Lead singer Awsten Knight’s voice is like an angry Owl City. It’s got just the right amount of quirk. And really, it’s no wonder their style is so unique. They take inspiration from so many bands and artists, from Fall Out Boy to Blink-182 to Kesha. (Also Mikey Way, formerly of My Chemical Romance, is part of their touring band. That’s always a plus in my book.)
Okay, now back to the main reason this album is so fantastic: the thesis. It basically exposes how selfish the fandom side of this parasocial relationship is. On “I Miss Having Sex But at Least I Don’t Want to Die Anymore,” Knight says, “I’m sick of all this, ‘How’d you get your band name?’/ ‘Is that your real first name?’/ ‘Can you text and can you follow back ’cause it’s my birthday?’/ No one cares what I want, just what I’ve got.” Though fans idolize Knight and his bandmates, they often forget they’re humans with wants and needs too.
On “Watch What Happens Next,” Waterparks call fans out for complaining when bands change their sound or break up. As Knight explains in their defense, “They’re defeated as fuck/ Shamed out of money/ By their own culture.” Essentially, remember that you have no idea what’s going on behind the scenes.
“Dream Boy” and “[Reboot]” explore the disparity between fangirls’ idea of stars like Awstin Knight and the reality (or perhaps the ugliness that occurs when fans realize their favorite isn’t perfect). On “Dream Boy” Knight says, “Am I the boy you dreamed of?/ Living in your subconscious/ Do you believe in love?/ And is it because of me?” This, obviously, is about the way fans fantasize about dating their celebrity crushes. It’s a safe way to explore romantic and sexual feelings because of course Celebrity McFamous would never hurt you.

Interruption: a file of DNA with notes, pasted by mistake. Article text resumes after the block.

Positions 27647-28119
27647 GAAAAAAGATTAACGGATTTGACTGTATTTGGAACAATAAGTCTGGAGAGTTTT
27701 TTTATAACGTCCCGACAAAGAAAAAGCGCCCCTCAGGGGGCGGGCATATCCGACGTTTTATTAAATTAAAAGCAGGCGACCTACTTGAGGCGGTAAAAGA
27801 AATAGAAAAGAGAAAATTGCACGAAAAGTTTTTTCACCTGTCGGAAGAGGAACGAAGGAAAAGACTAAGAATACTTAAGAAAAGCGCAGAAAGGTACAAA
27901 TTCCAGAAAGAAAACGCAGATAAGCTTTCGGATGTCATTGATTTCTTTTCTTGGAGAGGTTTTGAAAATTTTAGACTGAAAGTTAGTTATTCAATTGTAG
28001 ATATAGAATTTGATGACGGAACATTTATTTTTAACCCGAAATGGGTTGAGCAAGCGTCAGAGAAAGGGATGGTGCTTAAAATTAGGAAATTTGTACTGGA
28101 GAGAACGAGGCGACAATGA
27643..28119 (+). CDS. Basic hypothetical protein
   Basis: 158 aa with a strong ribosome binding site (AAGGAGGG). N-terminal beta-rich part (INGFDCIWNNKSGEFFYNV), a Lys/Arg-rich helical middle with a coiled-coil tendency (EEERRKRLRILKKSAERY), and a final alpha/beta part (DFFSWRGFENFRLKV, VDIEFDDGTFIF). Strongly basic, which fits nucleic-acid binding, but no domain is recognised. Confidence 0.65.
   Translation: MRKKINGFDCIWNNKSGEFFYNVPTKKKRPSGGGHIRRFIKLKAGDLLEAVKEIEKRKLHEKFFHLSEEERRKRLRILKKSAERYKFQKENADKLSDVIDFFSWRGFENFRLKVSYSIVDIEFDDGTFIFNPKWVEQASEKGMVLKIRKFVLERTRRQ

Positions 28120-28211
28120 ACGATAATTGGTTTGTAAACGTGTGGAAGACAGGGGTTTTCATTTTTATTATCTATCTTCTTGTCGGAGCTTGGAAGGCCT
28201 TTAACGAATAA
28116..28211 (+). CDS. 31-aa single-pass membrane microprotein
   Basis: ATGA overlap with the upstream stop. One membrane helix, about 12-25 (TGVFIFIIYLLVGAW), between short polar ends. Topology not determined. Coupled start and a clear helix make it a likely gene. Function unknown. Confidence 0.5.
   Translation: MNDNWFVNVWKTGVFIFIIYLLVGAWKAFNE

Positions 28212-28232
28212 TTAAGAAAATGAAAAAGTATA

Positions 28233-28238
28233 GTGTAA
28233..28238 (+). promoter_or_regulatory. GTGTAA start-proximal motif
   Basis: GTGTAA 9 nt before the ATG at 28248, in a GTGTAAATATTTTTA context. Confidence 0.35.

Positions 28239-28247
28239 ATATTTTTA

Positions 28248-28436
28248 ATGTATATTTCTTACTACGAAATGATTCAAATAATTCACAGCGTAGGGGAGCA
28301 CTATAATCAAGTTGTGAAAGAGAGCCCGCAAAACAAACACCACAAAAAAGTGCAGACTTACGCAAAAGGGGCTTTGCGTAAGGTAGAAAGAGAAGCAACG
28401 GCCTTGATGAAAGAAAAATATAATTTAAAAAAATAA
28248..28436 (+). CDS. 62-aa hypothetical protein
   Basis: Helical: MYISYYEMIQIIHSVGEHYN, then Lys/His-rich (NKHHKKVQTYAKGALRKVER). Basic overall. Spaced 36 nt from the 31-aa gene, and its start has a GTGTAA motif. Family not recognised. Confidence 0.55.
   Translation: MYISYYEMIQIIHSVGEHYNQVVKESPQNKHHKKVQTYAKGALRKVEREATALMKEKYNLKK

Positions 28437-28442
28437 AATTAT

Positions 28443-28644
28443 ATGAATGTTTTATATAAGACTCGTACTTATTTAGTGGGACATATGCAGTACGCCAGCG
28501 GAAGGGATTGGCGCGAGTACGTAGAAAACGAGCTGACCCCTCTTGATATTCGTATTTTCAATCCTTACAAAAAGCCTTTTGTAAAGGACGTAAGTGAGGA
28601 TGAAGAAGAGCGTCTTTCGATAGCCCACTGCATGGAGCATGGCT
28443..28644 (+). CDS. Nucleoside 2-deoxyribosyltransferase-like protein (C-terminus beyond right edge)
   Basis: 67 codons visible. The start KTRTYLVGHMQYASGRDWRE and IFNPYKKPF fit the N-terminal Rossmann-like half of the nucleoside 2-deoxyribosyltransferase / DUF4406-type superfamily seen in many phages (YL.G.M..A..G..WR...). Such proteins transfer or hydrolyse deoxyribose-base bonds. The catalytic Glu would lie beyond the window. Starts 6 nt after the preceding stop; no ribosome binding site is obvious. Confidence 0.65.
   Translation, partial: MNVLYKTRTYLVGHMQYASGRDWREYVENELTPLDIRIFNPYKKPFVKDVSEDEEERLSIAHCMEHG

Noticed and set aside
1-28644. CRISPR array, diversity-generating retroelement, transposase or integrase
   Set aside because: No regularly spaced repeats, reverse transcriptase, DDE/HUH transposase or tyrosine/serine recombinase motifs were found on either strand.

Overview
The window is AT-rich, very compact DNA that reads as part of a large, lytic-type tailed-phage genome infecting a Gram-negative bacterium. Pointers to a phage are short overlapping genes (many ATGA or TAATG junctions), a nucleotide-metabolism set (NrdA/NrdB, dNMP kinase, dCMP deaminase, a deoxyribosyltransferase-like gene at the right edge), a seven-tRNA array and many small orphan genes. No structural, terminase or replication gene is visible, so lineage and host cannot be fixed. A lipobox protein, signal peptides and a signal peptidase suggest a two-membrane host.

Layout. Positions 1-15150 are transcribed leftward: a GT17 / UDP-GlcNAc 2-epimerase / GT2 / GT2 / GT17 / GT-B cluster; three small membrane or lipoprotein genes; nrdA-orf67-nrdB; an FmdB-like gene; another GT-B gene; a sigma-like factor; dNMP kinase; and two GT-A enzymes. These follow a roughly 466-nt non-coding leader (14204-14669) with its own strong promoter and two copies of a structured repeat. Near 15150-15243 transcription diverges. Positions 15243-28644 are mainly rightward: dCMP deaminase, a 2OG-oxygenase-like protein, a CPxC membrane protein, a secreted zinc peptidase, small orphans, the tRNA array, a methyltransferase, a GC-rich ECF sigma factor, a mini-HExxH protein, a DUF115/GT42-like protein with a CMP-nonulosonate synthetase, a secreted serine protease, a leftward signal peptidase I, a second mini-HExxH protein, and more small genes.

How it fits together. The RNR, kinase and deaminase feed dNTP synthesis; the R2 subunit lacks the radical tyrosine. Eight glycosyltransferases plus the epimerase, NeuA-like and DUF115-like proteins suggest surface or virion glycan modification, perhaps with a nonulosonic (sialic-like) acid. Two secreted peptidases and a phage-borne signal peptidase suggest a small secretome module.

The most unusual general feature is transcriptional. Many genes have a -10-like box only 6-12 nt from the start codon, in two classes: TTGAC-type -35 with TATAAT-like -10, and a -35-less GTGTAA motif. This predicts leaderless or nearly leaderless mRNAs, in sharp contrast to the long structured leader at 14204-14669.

“[Reboot]” deconstructs this. Knight says, “I never promised you your dream boy/ I’m better as your chew toy/ Love, love, love/ The heart I gave, it was a decoy/ I’m just here to destroy.” He’s not the perfect man— he’s just a man. It’s also a lot darker than “Dream Boy.”
Of course, it’s fair to point out that this song and several others on the record are also about Knight’s ex-girlfriend. “Easy to Hate” might be my favorite, probably because of the recorder. But I also love “Turbulent,” a dark and angry kiss-off. And then there’s “Worst,” which is deliciously petty.
There’s another fabulous parallel on this record, this one between “Cherry Red” and “I Felt Younger When We Met.” “Cherry Red” opens the album and is a bittersweet declaration. Knight tells his ex, “You know I died for you.” “I Felt Younger” expounds more on the ideas broached on “Cherry Red.” Now Knight says, “I said I love you to death/ So I must be dead” and reflects on the relationship in more detail.
Even better, the end of “I Felt Younger” cycles right back into “Cherry Red,” making the latter almost both the opener and the closer. It’s really fucking cool.
I only gave this album a chance because I’d heard some good things and Spotify was pushing it. I’m so glad I did. I’ll definitely be going back and listening to Waterparks’ previous records.
People often bemoan the loss of the old days, when Fall Out Boy, Paramore, and My Chemical Romance were at the height of their popularity. But those days aren’t gone. Now we have bands like Waterparks, Stand Atlantic, and Badflower. After all, emo never dies.
Have you listened to either of these projects? What do you think of them? Let’s discuss them in the comments!